Wednesday, November 30, 2011

Daily Assignment #95: Body Language of Teachers

Our body language and expressions convey to students about how we think or feel about what they are saying or doing.  Body language/nonverbal communication includes:  facial expressions, eye contact, body movement, spatial distance, posture.  Sometimes we are not even aware of our body language and the messages we are sending to students.   Through facial expressions a teacher can communicate enthusiasm, warmth, assertiveness, confidence, expectations, feelings or displeasure.  Just the slight movement of an eyebrow sends a message to the students.  Using eye contact, or not, when a student is speaking sends another message.  It can mean I'm either interested in what you have to say or I'm not interested.  Direct eye contact can also communicate disapproval.   I  mastered "The Look" and used it a lot for classroom management.  As one student described it, "Linda does a scary look." No words are necessary.

Teachers communicate through how they stand and where, also in where they sit, e.g. on a desk, chair or stool, in walking around the room, use of arms, e.g. folding arms, throwing them up in the air (lol), pointing, leaning toward or away from students, hands on hips, etc...

When a student is speaking, leaning head or body forward sends the message that you are listening and interested.  When smiling frequently the message communicated is one of friendliness.  Maintaining eye contact sends the message that you are interested.  Crossed arms communicate an unwillingness to engage or defensiveness, while uncrossed arms communicates openness.  Becoming fidgety indicates a loss of interest.  So, leave that stack of papers alone when a student is talking.  Whatever you do, don't clench your fists.  That message is very clear and scary.  Frowning shows disapproval and that's okay, but not all day or you'll get frown lines.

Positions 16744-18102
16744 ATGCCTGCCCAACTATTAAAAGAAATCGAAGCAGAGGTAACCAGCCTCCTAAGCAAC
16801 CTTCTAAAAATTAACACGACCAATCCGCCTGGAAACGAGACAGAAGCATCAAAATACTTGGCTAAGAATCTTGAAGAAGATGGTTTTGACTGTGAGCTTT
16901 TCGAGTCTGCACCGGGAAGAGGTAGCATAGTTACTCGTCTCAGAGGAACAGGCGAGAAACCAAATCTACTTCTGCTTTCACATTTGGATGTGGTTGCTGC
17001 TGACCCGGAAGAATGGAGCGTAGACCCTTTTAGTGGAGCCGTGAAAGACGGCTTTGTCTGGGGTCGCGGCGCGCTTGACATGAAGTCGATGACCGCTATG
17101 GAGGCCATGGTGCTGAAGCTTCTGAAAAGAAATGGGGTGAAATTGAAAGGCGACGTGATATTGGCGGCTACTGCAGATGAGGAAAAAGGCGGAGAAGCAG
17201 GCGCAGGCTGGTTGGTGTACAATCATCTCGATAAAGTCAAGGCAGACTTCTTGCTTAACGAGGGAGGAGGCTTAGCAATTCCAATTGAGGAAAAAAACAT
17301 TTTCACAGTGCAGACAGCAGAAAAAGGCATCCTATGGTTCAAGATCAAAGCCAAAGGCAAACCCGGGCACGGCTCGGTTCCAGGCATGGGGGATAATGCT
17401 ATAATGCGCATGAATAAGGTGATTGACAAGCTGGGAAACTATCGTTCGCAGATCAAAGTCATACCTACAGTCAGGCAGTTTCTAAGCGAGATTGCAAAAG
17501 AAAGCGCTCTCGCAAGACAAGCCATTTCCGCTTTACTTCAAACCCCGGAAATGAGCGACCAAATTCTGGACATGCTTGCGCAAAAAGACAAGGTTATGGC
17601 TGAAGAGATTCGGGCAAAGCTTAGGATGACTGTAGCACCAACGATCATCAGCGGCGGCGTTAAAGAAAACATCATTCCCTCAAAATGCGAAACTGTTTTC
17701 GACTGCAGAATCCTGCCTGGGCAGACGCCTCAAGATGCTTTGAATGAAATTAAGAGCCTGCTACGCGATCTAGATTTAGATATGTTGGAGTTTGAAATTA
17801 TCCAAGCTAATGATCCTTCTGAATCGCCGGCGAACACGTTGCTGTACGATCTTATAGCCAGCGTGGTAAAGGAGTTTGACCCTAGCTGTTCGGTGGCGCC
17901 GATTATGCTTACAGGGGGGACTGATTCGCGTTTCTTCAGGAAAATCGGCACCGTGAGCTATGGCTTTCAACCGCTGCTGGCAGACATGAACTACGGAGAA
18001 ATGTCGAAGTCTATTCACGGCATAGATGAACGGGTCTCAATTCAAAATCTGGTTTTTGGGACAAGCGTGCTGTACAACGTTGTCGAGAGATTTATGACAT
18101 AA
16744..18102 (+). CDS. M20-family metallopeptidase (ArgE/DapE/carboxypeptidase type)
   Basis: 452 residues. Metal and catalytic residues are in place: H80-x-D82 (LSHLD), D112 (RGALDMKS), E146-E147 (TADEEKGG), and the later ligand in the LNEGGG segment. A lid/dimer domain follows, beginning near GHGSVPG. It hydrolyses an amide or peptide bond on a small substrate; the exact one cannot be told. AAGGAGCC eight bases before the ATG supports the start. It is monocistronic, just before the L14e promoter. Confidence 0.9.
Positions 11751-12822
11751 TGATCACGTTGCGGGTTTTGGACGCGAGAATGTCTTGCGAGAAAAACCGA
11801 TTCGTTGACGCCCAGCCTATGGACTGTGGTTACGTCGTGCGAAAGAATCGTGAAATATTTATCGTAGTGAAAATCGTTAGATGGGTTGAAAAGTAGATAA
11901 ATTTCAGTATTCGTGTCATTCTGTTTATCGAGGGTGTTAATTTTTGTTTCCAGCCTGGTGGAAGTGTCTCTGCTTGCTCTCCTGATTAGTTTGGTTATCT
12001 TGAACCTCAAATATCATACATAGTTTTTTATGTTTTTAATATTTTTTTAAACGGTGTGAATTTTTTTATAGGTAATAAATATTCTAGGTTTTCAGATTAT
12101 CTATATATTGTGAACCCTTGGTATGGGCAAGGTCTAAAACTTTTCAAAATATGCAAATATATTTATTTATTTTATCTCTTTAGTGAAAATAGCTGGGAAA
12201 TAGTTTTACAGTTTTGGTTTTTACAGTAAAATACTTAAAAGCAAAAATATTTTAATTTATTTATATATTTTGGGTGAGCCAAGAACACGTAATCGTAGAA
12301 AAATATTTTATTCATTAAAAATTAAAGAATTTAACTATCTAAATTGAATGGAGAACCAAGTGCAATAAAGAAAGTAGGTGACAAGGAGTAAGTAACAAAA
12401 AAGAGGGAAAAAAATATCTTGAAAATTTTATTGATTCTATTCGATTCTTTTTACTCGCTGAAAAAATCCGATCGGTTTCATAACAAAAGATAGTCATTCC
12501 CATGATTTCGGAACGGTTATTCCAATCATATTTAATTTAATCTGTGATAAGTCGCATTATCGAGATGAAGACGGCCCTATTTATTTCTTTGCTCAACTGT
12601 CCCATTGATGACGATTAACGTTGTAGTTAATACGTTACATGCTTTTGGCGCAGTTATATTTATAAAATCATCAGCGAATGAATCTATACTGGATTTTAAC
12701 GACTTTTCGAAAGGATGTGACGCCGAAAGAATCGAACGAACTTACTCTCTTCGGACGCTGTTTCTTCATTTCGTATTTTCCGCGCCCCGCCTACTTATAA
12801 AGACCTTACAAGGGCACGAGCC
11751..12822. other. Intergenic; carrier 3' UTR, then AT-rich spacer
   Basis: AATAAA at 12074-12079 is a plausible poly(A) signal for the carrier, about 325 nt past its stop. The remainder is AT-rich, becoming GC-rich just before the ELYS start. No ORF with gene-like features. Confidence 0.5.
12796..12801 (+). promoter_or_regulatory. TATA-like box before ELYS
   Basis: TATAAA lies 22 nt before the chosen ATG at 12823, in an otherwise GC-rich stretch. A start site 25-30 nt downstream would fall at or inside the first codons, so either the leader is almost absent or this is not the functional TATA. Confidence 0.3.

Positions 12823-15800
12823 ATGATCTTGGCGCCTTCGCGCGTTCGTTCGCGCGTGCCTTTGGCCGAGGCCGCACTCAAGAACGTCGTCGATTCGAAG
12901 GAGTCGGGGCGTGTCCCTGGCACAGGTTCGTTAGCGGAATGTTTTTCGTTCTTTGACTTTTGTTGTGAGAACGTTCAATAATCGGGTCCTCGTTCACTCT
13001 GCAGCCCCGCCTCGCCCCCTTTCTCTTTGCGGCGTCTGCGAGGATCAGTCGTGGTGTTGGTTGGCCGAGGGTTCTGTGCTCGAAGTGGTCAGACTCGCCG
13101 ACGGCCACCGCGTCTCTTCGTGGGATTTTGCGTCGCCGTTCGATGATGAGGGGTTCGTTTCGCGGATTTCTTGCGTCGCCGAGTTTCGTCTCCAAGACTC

Teachers can use all of these behaviors as  nonverbal behavioral management strategies.
Bottom line, teachers need to become much more aware of their body language so that we promote learning and not shut down student learning.

Consider having a peer observe and note your body language in 30-45 minute block of time.  In that way, you will be able to recognize the behaviors that you may need to foster or completely eliminate.

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Best Effort,

Sunday, November 20, 2011

Daily Assignment #94: LAFF don't CRY

While researching Active Listening, I came across this great strategy, which includes Active Listening, for facilitating parent-conferences, especially difficult ones. The acronym LAFF don't CRY, (McNaughty, Hamlin, McCarthy, Head-Reaves & Schreiner, 2008), stands for:

L Listen/empathize
A Ask questions
F Focus on the issue
F Find a 1st step


C Critize people who aren't present
R React hastily and promise something you can't deliver
Y Yakety-yak-yak off subject, e.g. talk about oneself

After reading about this strategy, I realized how many other scenerios this could be used in, e.g. staff meetings,family gatherings.

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If you haven't already, check out my book: 70 Effective Teaching Strategies At A Glance

Due to the Thanksgiving holiday my next blog will be on Wednesday, November 30th.